The Dubai Municipality has stepped up field inspections in residential areas to enforce rules regarding the "presence of singles or multiple families" in accommodations. 'Singles' here may refer to bachelors.
The campaign monitors "breaches of guidelines" to ensure residents' comfort and safety.
This year, the municipality completed 19,837 field visits that happened every day to "take appropriate actions" against the violators.
"As a result of this move, many of the residents have started to follow the rules and regulations in the emirate,"
the municipality said in a statement.
The civic body has urged residents to follow the relevant laws in this regard. It encouraged residents to report violations on the toll-free number 800900.
In Dubai, villas and residential buildings have a prescribed load — the maximum number of residents that can be safely accommodated. During inspections, municipal inspectors check whether there is overcrowding and if norms are being followed.
In the UAE, sharing a rented apartment without obtaining the landlord's approval is illegal. Tenants who sublet the rented apartment may be evicted along with the sub-tenants. In July, an Abu Dhabi tenant who illegally partitioned a villa and sublet it to four families was ordered by a court to pay Dh300,000 to the landlord as compensation.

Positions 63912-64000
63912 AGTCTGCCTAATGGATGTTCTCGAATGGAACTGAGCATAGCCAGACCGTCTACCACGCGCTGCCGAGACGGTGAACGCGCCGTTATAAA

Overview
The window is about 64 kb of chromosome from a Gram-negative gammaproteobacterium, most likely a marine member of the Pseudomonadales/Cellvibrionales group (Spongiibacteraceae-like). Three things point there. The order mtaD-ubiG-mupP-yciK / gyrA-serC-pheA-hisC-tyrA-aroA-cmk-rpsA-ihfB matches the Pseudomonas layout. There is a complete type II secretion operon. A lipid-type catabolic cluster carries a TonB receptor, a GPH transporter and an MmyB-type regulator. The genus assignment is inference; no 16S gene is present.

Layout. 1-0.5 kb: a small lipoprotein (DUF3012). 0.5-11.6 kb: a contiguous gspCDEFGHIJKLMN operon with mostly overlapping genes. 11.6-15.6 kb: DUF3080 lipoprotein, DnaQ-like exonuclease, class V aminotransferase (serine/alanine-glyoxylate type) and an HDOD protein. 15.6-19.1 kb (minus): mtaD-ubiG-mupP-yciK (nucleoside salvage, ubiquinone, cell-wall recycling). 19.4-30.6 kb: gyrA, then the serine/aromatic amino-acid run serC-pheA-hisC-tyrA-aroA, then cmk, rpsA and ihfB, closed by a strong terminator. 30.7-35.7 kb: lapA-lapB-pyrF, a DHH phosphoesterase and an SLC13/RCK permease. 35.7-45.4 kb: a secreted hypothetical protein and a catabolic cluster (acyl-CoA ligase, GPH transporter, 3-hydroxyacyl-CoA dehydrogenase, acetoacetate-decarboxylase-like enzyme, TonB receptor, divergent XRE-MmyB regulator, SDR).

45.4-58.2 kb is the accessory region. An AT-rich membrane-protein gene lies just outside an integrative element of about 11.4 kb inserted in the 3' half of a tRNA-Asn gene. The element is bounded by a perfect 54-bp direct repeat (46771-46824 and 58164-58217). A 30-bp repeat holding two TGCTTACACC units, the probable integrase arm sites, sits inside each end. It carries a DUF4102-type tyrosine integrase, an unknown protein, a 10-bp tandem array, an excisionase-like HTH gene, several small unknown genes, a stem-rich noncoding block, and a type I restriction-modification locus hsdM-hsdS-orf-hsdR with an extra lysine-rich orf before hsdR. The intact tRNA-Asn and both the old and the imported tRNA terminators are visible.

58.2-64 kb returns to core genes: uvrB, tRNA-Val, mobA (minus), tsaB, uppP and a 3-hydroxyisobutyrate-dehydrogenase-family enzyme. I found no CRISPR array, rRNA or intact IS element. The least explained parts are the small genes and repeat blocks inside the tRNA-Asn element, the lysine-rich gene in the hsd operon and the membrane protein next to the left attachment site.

Authorities in the emirates have previously slapped hefty fines on those who sublet villas or flats. Civic bodies have repeatedly warned that overcrowding, partitioning of residential units and illegal power supply are fire hazards. Those violating the rules in this regard have faced disconnection of their utility services.
Some areas in the country are considered 'family only', and landlords are not allowed to rent apartments or villas to bachelors. After inspections over the past years, thousands of bachelors were evicted from such areas in Sharjah. The emirate's municipality also issued fines for violating subletting regulations.
On Friday (September 23), the Dubai Land Department notified all owners, developers, property management companies and tenants to register details of co-occupants in owned and leased properties.
The registration, which can be done through the Dubai REST app, must be completed within a “maximum of two weeks with immediate effect”, a circular issued by the authority had said.
To complete the registration, tenants must follow an eight-step process, including adding personal details and the Emirates ID. Once registered, details of co-occupants will automatically be updated on the tenancy contract.
News Source: Khaleej Times